Territorios. Buenos Aires.
The walls spoke for themselves. Even without knowing that the building at 564 Mexico Street was at one time the National Library, everything indicates that at some time these walls were decorated from floor to ceiling with hundreds of bound pages. And although in the past a deadly silence was the undeniable owner of the hall, on Saturday 11th it was defeated in an invisible battle between Literature and music. Or perhaps both disciplines won?
Juan Angel Navarro is an Argentinean composer and cellist who has resided in Hamburg since 1999.
Together with the ensemble "Libertas", a group of musicians originating from Germany, Russia, Armenia, Ecuador and Argentina, he presented the ODE FOR MARTIN FIERRO, a cantata based on the emblematic text of Jose Hernandez.
This young man with meticulously gathered long hair, on reading this bucolic work far from home, his head was filled with music as he went through the pages of the text and for days and nights he was obsessed with shaping those paragraphs into music.
Definitely, then, both disciplines won. People filled the chairs set out in the Williams Hall for what was unusually and fortunately a free event. The soprano and mezzo-soprano, together with Victor Torres as the guest soloist, the guitars and cellos, the piano and the double bass, all took their places, and before beginning they requested absolute silence. “It is a complete work”, explained the pianist. The doors were closed with the order given not to open them during the concert, although they were opened on more than one occasion between one fragment and another, at the request of those who arrived late. While the music played, not even the buzzing of a fly could be heard. To the point that anyone who wanted to uncross his legs and cross them the other way waited for a short gap so as not to distract the performers. There was an absolute respect throughout the hall and not even the sound of a cell phone to interrupt the masterpiece. The acoustics of the hall would have exposed anyone who forgot to switch off his phone and had received even a text message.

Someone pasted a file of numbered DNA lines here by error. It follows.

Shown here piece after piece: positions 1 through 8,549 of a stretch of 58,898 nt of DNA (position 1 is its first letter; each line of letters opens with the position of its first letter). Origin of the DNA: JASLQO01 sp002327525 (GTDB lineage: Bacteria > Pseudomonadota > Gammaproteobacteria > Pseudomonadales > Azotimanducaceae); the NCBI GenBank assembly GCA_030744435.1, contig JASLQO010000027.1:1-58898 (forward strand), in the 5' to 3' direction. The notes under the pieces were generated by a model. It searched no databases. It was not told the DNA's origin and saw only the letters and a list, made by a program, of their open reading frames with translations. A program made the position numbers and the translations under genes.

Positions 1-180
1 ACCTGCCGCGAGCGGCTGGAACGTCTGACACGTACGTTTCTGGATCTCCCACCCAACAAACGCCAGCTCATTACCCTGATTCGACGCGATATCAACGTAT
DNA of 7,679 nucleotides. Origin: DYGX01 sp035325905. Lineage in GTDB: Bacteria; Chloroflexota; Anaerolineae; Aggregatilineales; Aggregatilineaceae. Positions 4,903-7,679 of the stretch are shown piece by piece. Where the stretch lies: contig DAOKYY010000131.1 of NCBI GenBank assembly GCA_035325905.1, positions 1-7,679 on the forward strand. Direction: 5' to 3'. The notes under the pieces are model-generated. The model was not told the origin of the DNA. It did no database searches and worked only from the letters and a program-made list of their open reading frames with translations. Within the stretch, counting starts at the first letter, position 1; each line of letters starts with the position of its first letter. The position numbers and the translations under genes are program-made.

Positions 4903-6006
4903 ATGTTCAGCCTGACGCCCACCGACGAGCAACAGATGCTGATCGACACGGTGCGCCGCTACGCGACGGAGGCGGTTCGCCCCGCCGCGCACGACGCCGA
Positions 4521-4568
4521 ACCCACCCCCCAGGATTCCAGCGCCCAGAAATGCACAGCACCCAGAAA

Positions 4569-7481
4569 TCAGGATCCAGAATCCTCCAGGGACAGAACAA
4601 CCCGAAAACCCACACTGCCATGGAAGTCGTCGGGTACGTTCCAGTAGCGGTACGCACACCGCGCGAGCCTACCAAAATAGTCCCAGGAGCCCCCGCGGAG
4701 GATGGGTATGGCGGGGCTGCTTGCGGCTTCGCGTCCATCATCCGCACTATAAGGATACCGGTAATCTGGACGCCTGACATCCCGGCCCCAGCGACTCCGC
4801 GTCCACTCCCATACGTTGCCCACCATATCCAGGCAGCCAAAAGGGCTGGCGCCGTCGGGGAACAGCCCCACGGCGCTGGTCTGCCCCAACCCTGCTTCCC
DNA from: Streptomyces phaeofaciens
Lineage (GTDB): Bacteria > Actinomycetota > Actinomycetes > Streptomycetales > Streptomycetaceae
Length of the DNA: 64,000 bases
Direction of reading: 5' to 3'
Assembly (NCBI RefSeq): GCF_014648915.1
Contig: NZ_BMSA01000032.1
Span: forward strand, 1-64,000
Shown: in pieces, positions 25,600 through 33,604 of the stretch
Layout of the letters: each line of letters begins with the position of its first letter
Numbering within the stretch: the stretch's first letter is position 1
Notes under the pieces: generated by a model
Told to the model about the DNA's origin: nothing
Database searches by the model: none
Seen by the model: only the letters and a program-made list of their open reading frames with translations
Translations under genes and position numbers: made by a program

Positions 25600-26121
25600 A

Yes, there were the sounds of fireworks planned for the closing of the concert of bells which had rung some minutes before in the historical centre of the city, but these did not cause a disturbance for very long. It will have been easier for Navarro to put Martin Fierro to music, than for this reporter to describe in words what she heard on that night.
Three singers who sounded like a mass choir, with vocal cords that made sounds as if from other bodies which were not theirs. Indescribable sounds that caused goose-bumps from emotion and surprise, like a chemical reaction on breaking free from the inner depths of those who produced them.
All enjoyed themselves, those that made the music and those that listened to it, Navarro and the ladies with white hair perfectly arranged in buns.
In the seconds of silence between one fragment and another, the public seemed to have to struggle not to applaud; this request made at the beginning had to be respected, but as the last note sounded emotion broke out and more than one held back tears in their eyes. The ode was composed with the intention of "recreating the roughness of the atmosphere and of the events narrated in the text, as well as alluding, at times, to aspects typical of Argentine folk music".